One current limitation is that you do need a bootstrapped environment to deploy this, so for individuals it might be cost restrictive to run 2 instances, but if you’re a larger organization with multiple users this won’t be an issue. Still, work continues to allow for multiple services to run on the same machine, and we should have a nice, single-machine OpenVPN solution for you by the end of the summer.
In the meantime, enjoy OpenVPN, nice work John!
If you haven’t been noticing, the trend towards larger and more complex systems seems to be accelerating. All the interesting talks aren’t even just about services. It’s about entire stacks of things. Here’s a diagram of the Obama campaign’s AWS infrastructure. Look at that thing, that looks more like a CPU diagram than anything else.
Since people love to use Ubuntu in the cloud, we find ourselves kind of in the middle of this evolution; the kind of world where the data center is the work unit, not the individual machine. As such we’ve been working on Juju, which is all about services and relations. Here’s what a stack in Juju looks like, sorry it’s not as impressive as the President’s.
I love looking at other people’s dotfiles. You really learn by reading other people’s dotfiles. Everything from their web server config to configuring a text editor. We strongly believe that in the cloud your combination of services and relations is the new dotfile. It might be a diagram like I’ve shown you, or it might be a YAML export of your entire deployment. (Don’t worry, it’ll be a text file, we’re not heretics you know.) Either way it’s not just about your single service anymore.
I don’t really want to see your individual
/etc/mysql/my.cnf anymore. I want to see how you configure the masters and slaves, along with a monitoring stack, along with how you’re backing it all up. How does it talk to your web heads, and how do they do all these things? What are you using for logging and monitoring? How does it tie into your databases and your webheads? How do you configure those things to do what you want? Now we’re talking about something interesting!
So here’s the deal:
We want you to charm up your infrastructure, and we want you to share it with the community.
Welcome to the Charm Championship:
- You will grab Juju and deploy the Juju GUI.
- Grab all the things you need from the ~130 services available in the Charm Store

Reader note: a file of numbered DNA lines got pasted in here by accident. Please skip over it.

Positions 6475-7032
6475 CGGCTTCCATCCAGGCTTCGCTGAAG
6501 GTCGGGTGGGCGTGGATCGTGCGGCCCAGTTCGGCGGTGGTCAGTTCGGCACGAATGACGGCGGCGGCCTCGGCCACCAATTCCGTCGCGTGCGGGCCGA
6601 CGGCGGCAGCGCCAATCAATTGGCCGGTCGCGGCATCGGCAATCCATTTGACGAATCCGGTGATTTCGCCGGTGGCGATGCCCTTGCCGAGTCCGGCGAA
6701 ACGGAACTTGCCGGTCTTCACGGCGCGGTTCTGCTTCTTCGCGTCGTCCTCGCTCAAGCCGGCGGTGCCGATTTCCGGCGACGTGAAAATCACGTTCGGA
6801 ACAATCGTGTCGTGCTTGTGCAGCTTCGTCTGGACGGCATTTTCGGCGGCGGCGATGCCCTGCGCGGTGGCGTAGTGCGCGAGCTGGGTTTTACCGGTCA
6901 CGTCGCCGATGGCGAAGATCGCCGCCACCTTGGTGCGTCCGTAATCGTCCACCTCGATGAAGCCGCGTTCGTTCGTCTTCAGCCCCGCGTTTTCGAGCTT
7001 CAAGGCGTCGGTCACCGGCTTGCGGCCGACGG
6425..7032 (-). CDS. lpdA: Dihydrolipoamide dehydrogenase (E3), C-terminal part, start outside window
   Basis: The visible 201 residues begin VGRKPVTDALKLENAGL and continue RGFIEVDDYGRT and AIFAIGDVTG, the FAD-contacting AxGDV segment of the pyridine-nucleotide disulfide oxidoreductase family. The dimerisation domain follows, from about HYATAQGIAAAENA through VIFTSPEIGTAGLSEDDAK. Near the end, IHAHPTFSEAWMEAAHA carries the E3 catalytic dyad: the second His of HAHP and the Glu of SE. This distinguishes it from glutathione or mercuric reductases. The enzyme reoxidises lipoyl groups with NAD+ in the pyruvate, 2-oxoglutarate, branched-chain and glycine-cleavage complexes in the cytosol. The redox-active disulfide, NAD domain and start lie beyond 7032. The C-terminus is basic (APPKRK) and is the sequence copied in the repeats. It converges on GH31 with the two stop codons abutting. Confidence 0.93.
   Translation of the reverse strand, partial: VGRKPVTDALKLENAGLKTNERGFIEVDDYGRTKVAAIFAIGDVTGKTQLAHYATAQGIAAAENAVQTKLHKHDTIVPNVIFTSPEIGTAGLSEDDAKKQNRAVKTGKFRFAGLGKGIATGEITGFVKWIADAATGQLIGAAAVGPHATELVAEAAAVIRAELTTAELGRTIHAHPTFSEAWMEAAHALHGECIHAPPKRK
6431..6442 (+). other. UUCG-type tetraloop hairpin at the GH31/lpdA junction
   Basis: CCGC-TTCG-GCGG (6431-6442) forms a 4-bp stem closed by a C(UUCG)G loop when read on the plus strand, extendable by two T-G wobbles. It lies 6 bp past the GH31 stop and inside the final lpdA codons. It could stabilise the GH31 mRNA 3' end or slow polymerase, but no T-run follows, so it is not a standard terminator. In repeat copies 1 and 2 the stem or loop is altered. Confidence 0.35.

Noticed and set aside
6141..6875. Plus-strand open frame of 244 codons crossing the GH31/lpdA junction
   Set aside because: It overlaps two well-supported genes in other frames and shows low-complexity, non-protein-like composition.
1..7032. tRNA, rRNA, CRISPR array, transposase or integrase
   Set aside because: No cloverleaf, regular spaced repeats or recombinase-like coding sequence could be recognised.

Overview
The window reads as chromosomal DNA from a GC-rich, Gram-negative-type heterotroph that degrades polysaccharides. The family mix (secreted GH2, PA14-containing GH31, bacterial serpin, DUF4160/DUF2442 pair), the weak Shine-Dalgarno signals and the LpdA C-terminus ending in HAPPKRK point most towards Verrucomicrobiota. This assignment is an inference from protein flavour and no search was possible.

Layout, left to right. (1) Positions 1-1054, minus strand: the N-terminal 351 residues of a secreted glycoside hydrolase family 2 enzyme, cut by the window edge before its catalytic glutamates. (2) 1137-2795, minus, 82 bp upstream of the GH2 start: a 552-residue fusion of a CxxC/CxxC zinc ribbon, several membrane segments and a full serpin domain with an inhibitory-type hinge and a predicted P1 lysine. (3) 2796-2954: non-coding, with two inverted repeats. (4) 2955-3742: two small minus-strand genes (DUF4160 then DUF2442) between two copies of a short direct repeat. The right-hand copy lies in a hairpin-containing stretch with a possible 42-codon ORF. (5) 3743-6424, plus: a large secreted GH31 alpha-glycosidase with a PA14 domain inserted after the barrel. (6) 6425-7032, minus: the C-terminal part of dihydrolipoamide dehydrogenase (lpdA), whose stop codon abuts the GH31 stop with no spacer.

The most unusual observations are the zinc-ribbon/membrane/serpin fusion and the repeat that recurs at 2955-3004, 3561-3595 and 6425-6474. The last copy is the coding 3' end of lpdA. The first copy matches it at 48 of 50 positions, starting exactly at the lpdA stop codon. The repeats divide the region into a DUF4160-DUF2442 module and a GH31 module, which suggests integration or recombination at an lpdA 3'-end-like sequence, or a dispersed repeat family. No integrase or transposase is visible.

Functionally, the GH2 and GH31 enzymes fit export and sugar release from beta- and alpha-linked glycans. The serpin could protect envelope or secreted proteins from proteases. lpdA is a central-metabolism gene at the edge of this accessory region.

- Build me your brutal infrastructure. We want to see your monitoring stacks, your backup solutions, everything that you need to run your service or business. Is a charm missing? Build it and submit it. Is a charm not doing what you need it to do? Fix it.
- Got some secret sauce? That’s ok, charms let you do what you want, deliver your secret payload how you wish, you’re only submitting your charms and your environment.
- You have until October 1st to put pencils down. You have all summer to build something amazing.
- Export your infrastructure from the GUI, submit the YAML file via github.
Earn some cold hard cash
We’ll be giving away a total of USD $30,000 in major prize money.
- $10,000 to the individual or team that submits the most kickass High Availability solution.
- $10,000 to the individual or team that submits the best Data Mining solution. There’s tons of datasets out there, or perhaps you have your own.
- $10,000 to the individual or team that submits the most complete Monitoring solution. We want to see who can put together a monitoring stack that people will love.
On top of that, people who maintain charms in the Juju Charm Store are eligible for prizes. If you maintain a charm, every time your charm is used in a winning stack you get $200, for a maximum of $3,000 in each category. That means you might need to team up with the contestants to get the features they need in your charm and get them in the store so you can all win a little green. Work with all the contestants to maximize your chances!
Rules and how to enter
Everything you need is linked from: